Just past Stovepipe Wells, you will see a dirt road on your left. Take that for about two miles to Mosaic Canyon. It’s a short walk from the parking lot into the canyon where you will be surrounded by smooth polished marble walls with a beautiful finish. The full trail is about a 4-mile hike, but even if you aren’t up for that, the narrowest section of the canyon is less than a mile away and is well worth the walk.
This is where day one ended. You have a few lodging options in Death Valley. You can stay at the Stovepipe Wells Village Hotel or drive back to Furnace Creek and camp at the campground. Near Furnace Creek, the Inn at Death Valley offers a full-service resort experience. Another option is to stay outside the park. Back about 30 miles east of Furnace Creek, the tiny hamlet of Death Valley Junction serves as the unofficial eastern gateway to the park, and it’s here where you’ll find the one-of-a-kind Amargosa Opera House and Hotel, a unique locale with a colorful history dating back to 1923.
Twenty Mule Team Canyon
Our first stop of the day is Twenty Mule Team Canyon, a location that once was the site of various mining operations. This is a one-way road through yellow and white mudstone hills. The winding dirt road through an almost surreal landscape has a low profile entrance off of CA-190, so try not to miss it! There are a few places to pull off the road and hike into the hills. Take your time and enjoy this view!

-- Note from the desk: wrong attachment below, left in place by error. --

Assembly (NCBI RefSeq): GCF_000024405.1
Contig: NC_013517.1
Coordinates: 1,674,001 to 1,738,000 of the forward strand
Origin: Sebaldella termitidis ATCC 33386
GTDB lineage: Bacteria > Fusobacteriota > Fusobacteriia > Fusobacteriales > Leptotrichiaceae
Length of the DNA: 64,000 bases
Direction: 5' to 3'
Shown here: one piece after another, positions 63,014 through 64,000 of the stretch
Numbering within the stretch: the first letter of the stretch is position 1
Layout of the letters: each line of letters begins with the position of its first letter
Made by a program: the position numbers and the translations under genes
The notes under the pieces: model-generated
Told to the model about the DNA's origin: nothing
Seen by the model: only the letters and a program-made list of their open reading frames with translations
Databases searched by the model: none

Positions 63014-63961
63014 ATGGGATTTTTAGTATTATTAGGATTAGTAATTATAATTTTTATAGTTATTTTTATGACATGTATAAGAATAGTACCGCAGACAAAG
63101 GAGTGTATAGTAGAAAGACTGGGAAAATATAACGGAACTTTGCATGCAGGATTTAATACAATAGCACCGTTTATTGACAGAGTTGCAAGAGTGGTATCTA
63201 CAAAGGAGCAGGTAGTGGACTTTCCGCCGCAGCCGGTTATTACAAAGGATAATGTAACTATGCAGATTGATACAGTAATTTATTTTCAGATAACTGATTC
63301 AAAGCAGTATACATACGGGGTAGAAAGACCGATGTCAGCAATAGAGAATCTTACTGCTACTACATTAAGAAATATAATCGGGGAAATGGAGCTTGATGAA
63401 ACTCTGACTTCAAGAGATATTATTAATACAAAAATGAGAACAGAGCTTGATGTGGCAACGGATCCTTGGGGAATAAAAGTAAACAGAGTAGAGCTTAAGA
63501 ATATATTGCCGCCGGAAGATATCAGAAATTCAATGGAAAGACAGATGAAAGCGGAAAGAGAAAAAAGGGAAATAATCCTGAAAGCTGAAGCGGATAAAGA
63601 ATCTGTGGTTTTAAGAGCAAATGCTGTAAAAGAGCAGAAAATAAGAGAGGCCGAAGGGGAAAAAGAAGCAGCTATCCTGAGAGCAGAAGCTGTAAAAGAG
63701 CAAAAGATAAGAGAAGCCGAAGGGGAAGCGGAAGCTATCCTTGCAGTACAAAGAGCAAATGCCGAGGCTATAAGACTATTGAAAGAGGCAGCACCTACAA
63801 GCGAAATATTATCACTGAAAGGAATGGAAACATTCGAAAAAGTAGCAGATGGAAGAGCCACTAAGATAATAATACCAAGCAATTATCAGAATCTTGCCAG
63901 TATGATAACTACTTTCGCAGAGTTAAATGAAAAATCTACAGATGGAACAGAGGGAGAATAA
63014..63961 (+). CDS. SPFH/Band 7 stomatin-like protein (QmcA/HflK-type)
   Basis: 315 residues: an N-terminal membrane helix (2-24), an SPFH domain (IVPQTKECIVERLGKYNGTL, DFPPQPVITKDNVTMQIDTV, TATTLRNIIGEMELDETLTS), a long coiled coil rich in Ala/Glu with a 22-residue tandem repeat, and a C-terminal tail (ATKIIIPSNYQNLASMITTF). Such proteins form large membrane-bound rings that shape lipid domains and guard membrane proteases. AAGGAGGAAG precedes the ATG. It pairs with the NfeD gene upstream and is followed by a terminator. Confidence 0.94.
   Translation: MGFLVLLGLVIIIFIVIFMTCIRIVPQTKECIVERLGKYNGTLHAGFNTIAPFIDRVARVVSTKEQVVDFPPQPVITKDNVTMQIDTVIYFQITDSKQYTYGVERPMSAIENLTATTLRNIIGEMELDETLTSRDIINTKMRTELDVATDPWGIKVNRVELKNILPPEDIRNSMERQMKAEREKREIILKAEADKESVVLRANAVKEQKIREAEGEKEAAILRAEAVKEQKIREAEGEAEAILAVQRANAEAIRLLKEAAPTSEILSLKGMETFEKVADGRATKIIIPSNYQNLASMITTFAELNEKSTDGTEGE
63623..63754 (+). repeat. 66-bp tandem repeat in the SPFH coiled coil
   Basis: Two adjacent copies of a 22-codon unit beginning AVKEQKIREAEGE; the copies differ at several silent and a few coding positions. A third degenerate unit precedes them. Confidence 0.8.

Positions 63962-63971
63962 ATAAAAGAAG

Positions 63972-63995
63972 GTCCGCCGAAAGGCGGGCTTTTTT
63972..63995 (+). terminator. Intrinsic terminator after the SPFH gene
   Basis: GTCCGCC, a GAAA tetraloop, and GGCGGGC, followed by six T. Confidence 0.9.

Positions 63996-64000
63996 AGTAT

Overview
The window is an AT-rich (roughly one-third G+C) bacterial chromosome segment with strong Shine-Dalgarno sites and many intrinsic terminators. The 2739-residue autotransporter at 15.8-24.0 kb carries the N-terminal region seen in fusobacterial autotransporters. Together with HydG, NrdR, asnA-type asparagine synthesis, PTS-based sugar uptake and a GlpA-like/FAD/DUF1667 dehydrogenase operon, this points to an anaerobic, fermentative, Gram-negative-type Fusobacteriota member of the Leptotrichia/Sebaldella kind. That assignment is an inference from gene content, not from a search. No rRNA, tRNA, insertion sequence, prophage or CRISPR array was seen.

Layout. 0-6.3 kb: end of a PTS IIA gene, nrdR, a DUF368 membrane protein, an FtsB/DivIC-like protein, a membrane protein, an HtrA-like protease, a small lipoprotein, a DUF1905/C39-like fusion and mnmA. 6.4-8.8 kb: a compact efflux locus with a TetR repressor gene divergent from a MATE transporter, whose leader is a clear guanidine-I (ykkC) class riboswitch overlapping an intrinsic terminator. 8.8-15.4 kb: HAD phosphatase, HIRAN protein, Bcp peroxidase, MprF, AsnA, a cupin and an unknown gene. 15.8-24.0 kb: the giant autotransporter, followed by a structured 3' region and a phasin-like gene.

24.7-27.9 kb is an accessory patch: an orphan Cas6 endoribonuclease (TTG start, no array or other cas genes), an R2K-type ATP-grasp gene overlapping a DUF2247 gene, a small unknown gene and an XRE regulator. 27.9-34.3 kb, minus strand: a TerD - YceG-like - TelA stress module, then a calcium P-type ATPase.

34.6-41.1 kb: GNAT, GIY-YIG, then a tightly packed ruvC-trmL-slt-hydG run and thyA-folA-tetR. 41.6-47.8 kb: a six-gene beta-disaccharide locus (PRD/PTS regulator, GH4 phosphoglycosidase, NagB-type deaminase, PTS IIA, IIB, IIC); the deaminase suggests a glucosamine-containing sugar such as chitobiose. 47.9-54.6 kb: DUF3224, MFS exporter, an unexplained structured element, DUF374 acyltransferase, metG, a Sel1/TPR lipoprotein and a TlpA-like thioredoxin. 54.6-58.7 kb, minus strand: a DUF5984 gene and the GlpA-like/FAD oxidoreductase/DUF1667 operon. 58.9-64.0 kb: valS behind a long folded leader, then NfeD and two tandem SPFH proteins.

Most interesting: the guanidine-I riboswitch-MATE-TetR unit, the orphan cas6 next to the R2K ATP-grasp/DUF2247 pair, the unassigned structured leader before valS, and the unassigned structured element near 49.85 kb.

Devil’s Golf Course
Once out of the canyon, head northwest on CA-190 W until just past the Inn at Death Valley, and you come to Badwater Road. Make a left and drive for six miles until a turnoff onto another dirt road that will take you to Devil’s Golf Course. This area is so named because the landscape here features dry salt flats that have been eroded by wind and rain into otherworldly jagged spires. You are free to walk out onto the flats but a word of caution – the terrain is uneven and rocky, and a fall can easily result in injury, so do be careful!
Head back out to Badwater Road and turn right, and in another 9 miles you will see Badwater Basin. This is the lowest point in North America, sitting at 282 feet below sea level. You can walk out onto what would be a lake after a heavy rainstorm. Look behind you at the mountain to see a sea level sign on the cliffs above, which will help you realize just how low you are.